Let's make this Decree short and sweet. Adam Carolla, a washed-up douche with some seriously skewed views of gender and sexuality, decided to squawk about unfunny women in a New York Post interview this weekend. Yes, that tired argument. Again. Seriously though, who cares what Adam Carolla thinks? He didn't even make me chuckle during his brief time as a Celebrity Apprentice, and that's rookie stuff.
Many of us have, at some point, asserted that we "don't feel like leaving the house." It may take a few days, several long naps, and many hours of Criminal Minds reruns, but eventually most of us manage to get out the front door and back to our regularly-scheduled lives. Sara Benincasa, not so much. You may know Benincasa from the spot-on Sarah Palin impression she perfected back in 2008, or perhaps from her take on a vlogging Peggy Olson. Perhaps you're heard the sex-and-relationship show she formerly hosted for Cosmo Radio on Sirius XMchannel, or tuned in to the more mental-health-focused "Sex and Other Human Activities," podcast she currently hosts with fellow funny person Marcus Parks. Or maybe you've seen her sharing a bathtub with luminaries like Margaret Cho and Donald Glover on her web chat show, Gettin' Wet with Sara Benincasa.
But, as revealed in Benincasa's new memoir, getting out in the world has been both more difficult and more mordantly funny than you might imagine. Based on her one-woman show of the same name, Agorafabulous! Dispatches from My Bedroom is the story of how one girl's anxious, clenched-sphincter childhood blossomed into adolescent panic attacks and then, as a college student, into full-blown agoraphobia. Along the way, there's public embarrassment (Benincasa's panic attacks curtail a school trip to the beach, to the chagrin of a tanning-obsessed gaggle of New Jersey mean girls), family confusion (at the hight of a panic attack, she subjects her mother to four and a half hours of the same Dave Matthews Band song) and cereal bowls full of urine (at a particularly challenging juncture during college, she developed a fear of toilets.)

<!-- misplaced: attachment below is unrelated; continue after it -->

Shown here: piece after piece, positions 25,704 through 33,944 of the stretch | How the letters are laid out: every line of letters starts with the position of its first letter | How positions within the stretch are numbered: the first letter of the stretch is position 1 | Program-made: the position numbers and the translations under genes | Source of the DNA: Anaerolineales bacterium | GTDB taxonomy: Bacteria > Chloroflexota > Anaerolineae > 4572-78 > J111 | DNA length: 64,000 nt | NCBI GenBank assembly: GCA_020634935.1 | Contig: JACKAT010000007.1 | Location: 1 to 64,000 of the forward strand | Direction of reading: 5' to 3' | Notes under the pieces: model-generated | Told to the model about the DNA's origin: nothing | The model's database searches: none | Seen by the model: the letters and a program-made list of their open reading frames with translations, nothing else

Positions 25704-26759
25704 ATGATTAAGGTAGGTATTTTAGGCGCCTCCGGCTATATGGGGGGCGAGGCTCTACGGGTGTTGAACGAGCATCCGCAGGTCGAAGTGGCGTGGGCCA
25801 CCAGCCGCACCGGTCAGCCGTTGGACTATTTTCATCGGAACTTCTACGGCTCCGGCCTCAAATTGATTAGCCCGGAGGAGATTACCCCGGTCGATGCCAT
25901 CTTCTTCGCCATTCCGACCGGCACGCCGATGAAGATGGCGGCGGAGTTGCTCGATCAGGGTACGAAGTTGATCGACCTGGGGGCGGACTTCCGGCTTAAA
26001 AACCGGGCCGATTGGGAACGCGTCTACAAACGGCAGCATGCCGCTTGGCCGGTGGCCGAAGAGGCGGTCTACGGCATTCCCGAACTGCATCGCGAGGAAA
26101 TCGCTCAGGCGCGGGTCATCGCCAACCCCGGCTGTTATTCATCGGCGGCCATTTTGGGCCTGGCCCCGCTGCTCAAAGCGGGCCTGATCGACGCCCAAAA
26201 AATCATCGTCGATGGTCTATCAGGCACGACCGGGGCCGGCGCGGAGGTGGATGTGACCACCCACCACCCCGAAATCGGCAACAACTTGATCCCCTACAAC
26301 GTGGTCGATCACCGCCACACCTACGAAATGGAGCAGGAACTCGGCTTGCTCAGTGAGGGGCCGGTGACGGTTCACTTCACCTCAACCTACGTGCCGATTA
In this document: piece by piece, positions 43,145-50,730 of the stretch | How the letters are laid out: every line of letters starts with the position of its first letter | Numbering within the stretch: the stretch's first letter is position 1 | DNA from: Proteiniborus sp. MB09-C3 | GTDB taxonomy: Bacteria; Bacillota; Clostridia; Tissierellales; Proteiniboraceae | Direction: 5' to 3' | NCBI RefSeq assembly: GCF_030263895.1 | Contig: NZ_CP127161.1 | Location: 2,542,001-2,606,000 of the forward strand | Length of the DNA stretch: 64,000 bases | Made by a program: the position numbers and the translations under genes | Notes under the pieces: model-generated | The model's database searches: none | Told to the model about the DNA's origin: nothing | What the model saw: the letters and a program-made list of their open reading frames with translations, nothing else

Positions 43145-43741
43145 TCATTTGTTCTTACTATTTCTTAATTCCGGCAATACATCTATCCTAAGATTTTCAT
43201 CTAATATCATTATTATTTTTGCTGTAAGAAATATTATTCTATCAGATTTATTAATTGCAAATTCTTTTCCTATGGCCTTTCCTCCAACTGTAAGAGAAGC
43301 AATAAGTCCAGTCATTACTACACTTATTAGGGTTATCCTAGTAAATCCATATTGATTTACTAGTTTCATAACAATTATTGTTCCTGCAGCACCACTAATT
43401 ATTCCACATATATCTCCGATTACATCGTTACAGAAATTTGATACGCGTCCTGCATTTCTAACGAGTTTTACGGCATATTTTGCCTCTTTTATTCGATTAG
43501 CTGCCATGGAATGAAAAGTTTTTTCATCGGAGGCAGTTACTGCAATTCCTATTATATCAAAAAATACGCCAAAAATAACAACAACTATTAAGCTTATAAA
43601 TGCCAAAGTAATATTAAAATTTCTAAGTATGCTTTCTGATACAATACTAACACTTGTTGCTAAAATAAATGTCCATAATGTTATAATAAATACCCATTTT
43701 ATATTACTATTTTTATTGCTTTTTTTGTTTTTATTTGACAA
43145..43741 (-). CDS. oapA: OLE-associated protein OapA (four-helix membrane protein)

There's also a revelation: This is not a recovery narrative, and Benincasa isn't cured by a new medication, a folksy Robin Williams-esque medical figure, or the love of her life. She's here, she's got irrational fear, she's used to it.
The television newswire was abuzz last week with the hiring of two new SNL funnywomen, Jenny Slate and Nasim Pedrad, but as it turns out, they’re not there to up the vagina quotient on a show that has always been Mostly About The Men. No, Slate and Pedrad are replacements for last year’s new ovary-hires, Michaela Watkins and Casey Wilson. And I suppose I should be saying something now about how insulting it is that women aren’t considered funny (thanks a bunch Chris Hitchens) and that there appear to be designated lady-spots on the cast of SNL – the 2009-2010 cast will contain just four inner-gonads havers.
But as I was trying to build up the requisite head of steam to write such a piece, I found I couldn’t, for once, muster the outrage. See, I wish I had something super-intelligent to say about either Watkins or Wilson, but let’s face it: at the best of times, I’m a casual SNL watcher. And just for fun, ask yourself this question: do you know ANYONE who watches Saturday Night Live faithfully anymore? I mean, absent complete boredom of a Saturday evening I can’t imagine forcing myself through an entire live broadcast. Hortense at Jezebel used to have people sit up and join in a thread, but once Tina Fey gave up Sarah Palin’s ghost last fall there was little appeal in it anymore. So I can’t help but feel, somehow, that it’s a compliment that few women are “funny enough” (scare quotes intentional) to be regular SNL cast members these days. It’s sort of like that time in my eight-grade gym class when the girls were made to watch the boys play basketball so that we’d “learn something.” Oh, we did, and that lesson was: bumping the ball with your knees does not count as dribbling.